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It Is False That Climate Change Has Not Impacted Sub-Saharan Africa

It Is False That Climate Change Has Not Impacted Sub-Saharan Africa

A WhatsApp user shared a screenshot of a claim saying that sub-Saharan Africa has not been impacted by climate change. 

“South Africa, Namibia, Botswana, Ghana, Mali, DRC, Sierra Leone, Zimbabwe, Zambia, Morocco, Tunisia, Algeria, Ivory Coast, Senegal. There you go,” the claimant added, mentioning these countries.





Using a simple Twitter search, we established that this was a threaded conversation between two Twitter users.


Sub-Saharan Africa refers to the geographical area and regions of Africa located south of the Sahara. These include Central Africa, East Africa, Southern Africa, and West Africa. It’s true that South  Africa, Namibia, Botswana, Ghana, Mali, the DRC, Sierra Leone, Zimbabwe, Zambia, Ivory Coast, and Senegal are sub-Saharan countries. However, Morocco, Tunisia, and Algeria are not sub-Saharan African countries. 


First of all, according to the United Nations Framework Convention on Climate Change (UNFCCC), “climate change impacts” are the effects of global warming and other anthropogenic (caused by humans) climate changes on the environment, ecosystems, and human societies. These effects have an impact on a wide range of industries, including infrastructure, public health, forestry, and agriculture. Rising temperatures, sea level rise, ocean acidification, altered precipitation patterns, and more frequent and severe weather events like storms, floods, and droughts are a few examples of how climate change is having an impact.

Climate change is one of the most pressing global challenges of our time, and its impact on sub-Saharan Africa is particularly severe. The region is already vulnerable to environmental stressors such as droughts and floods, and climate change exacerbates these challenges. 

Kenya and Somalia, among other nations in East Africa, are suffering from more frequent and severe droughts, which have resulted in water shortages and crop failures. The drought in Kenya affected about 2.6 million people, according to the United Nations. The wildlife in Kenya has also been impacted by climate change because animals are being forced to migrate in search of food and water.

The African Development Bank stated that a number of countries, including Zimbabwe, Ethiopia, Namibia, Botswana, Mali, the DRC, Morocco, Tunisia, Algeria, the Ivory Coast, and Senegal, are experiencing climate-related problems. In addition, as rivers, lakes, and groundwater become increasingly depleted, these nations’ water resources are under stress. In addition, the water resources of these countries are under stress, as rivers and lakes dry up and groundwater becomes increasingly depleted.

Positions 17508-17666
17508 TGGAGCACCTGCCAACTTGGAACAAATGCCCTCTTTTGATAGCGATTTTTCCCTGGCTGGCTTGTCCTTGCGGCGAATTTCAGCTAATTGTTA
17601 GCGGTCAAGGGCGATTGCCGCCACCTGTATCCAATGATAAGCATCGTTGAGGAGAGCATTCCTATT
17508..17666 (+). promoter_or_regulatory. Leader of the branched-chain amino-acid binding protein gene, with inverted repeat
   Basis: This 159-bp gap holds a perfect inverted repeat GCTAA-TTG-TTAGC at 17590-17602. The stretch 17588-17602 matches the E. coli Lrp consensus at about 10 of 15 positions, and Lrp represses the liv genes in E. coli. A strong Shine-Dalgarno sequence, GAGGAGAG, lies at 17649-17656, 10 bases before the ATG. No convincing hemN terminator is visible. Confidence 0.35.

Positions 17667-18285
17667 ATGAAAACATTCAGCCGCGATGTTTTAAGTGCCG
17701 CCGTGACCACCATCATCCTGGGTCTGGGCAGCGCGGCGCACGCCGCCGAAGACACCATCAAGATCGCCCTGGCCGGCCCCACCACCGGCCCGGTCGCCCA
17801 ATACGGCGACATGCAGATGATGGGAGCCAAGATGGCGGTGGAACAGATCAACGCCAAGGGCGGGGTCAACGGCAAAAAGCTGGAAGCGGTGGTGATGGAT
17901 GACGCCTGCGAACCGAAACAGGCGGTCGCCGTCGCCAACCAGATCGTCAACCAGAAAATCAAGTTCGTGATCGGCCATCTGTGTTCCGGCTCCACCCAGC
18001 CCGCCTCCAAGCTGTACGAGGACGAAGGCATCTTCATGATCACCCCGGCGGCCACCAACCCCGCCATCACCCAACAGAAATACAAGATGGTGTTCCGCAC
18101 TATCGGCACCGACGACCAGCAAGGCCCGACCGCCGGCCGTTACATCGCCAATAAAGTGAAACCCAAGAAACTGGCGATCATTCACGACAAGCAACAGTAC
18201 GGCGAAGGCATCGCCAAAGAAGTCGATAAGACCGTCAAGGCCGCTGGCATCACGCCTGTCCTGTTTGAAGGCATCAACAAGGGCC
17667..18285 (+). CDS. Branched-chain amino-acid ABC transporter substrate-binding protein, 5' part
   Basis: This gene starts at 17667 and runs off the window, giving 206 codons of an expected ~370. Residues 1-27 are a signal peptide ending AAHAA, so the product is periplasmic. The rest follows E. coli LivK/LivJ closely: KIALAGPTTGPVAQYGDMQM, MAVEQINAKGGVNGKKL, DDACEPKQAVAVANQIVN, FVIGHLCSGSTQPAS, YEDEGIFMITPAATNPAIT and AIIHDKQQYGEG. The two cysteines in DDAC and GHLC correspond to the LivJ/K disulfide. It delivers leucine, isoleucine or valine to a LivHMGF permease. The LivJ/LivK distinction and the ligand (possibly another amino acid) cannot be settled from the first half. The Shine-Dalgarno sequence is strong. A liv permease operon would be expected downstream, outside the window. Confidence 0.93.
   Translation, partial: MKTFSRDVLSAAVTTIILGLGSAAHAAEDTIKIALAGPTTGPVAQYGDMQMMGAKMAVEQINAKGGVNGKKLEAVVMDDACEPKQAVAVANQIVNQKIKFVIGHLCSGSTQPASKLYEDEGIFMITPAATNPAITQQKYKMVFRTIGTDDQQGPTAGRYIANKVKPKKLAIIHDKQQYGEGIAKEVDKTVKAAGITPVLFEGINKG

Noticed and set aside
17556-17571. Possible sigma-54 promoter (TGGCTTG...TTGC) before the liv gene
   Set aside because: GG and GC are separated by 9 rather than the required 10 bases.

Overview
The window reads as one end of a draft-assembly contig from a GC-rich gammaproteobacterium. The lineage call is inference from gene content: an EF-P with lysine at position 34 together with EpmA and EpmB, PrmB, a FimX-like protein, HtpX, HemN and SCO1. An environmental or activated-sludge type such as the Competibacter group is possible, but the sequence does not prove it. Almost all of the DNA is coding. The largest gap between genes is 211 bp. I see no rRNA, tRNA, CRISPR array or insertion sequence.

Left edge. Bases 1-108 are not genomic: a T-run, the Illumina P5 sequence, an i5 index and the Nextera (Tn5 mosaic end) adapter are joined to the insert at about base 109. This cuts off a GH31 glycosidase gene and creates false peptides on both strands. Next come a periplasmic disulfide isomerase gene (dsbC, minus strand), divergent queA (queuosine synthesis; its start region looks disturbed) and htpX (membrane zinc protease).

The World Meteorological Organization’s 2022 State of Climate Africa Report highlights that heavy floods have also been caused by rising temperatures and altered rainfall patterns in Nigeria and South Africa. In March 2019, Cyclone Idai hit Mozambique, causing widespread destruction and displacement. The cyclone was exacerbated by climate change, with warmer waters in the Indian Ocean providing the energy needed to fuel the storm.

In addition, Tanzania’s coastline is at risk due to rising sea levels, with communities already being displaced by erosion and flooding. Climate change is also affecting Tanzania’s wildlife, including elephants, which are increasingly coming into conflict with humans as they search for water and food.

Climate change is affecting Mali’s wildlife, including species such as the African elephant and the West African lion, which are under threat due to habitat loss and other environmental stressors, according to the World Wildlife Organization. 

According to the United Nations Development Programme (UNDP), Morocco, Tunisia, and Algeria are all North African countries that have felt the effects of climate change. Rising temperatures and decreased rainfall have resulted in water scarcity in Morocco, with droughts affecting agriculture and livestock production. Farmers in the Marrakesh-Safi region, for example, have had to adapt to water scarcity by shifting to drought-resistant crops such as olive trees and conserving water through drip irrigation systems. 

Climate change has exacerbated desertification in Tunisia and Algeria, with sand dunes encroaching on fertile land and reducing agricultural productivity. Moreover, coastal erosion and sea-level rise have threatened tourism infrastructure and livelihoods, according to the United Nations.


The claim that sub-Saharan countries have not been impacted by climate change is false; climate change has had significant impacts on sub-Saharan African countries, including decreased crop yields, increased poverty and migration, and increased disease outbreaks. This has led to increased violence and displacement, exacerbating the humanitarian situation in many countries.

This fact-check was produced by the Debunk Media Initiative with support from Code for Africa’s PesaCheck, the International Fact-Checking Network, and the African Fact-Checking Alliance network.

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